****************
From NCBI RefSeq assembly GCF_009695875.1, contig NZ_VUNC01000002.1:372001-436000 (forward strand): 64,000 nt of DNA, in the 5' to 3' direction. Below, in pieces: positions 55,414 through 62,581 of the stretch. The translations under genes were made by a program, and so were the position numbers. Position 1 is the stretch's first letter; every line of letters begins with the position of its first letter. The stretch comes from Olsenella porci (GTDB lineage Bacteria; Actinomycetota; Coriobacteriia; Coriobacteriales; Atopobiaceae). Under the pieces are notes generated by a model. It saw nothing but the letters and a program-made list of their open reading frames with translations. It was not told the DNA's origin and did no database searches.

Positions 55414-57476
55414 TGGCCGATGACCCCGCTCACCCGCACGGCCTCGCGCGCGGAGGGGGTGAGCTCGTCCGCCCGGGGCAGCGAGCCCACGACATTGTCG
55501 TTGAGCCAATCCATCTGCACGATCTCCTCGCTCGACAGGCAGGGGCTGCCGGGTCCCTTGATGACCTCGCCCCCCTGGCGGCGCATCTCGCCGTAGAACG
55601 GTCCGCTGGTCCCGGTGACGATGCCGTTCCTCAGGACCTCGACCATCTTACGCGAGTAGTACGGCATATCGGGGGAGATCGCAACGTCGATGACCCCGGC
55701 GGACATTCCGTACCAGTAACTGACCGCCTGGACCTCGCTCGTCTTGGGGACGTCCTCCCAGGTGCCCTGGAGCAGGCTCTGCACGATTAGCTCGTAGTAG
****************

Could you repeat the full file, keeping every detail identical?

From NCBI RefSeq assembly GCF_009695875.1, contig NZ_VUNC01000002.1:372001-436000 (forward strand): 64,000 nt of DNA, in the 5' to 3' direction. Below, in pieces: positions 55,414 through 62,581 of the stretch. The translations under genes were made by a program, and so were the position numbers. Position 1 is the stretch's first letter; every line of letters begins with the position of its first letter. The stretch comes from Olsenella porci (GTDB lineage Bacteria; Actinomycetota; Coriobacteriia; Coriobacteriales; Atopobiaceae). Under the pieces are notes generated by a model. It saw nothing but the letters and a program-made list of their open reading frames with translations. It was not told the DNA's origin and did no database searches.

Positions 55414-57476
55414 TGGCCGATGACCCCGCTCACCCGCACGGCCTCGCGCGCGGAGGGGGTGAGCTCGTCCGCCCGGGGCAGCGAGCCCACGACATTGTCG
55501 TTGAGCCAATCCATCTGCACGATCTCCTCGCTCGACAGGCAGGGGCTGCCGGGTCCCTTGATGACCTCGCCCCCCTGGCGGCGCATCTCGCCGTAGAACG
55601 GTCCGCTGGTCCCGGTGACGATGCCGTTCCTCAGGACCTCGACCATCTTACGCGAGTAGTACGGCATATCGGGGGAGATCGCAACGTCGATGACCCCGGC
55701 GGACATTCCGTACCAGTAACTGACCGCCTGGACCTCGCTCGTCTTGGGGACGTCCTCCCAGGTGCCCTGGAGCAGGCTCTGCACGATTAGCTCGTAGTAG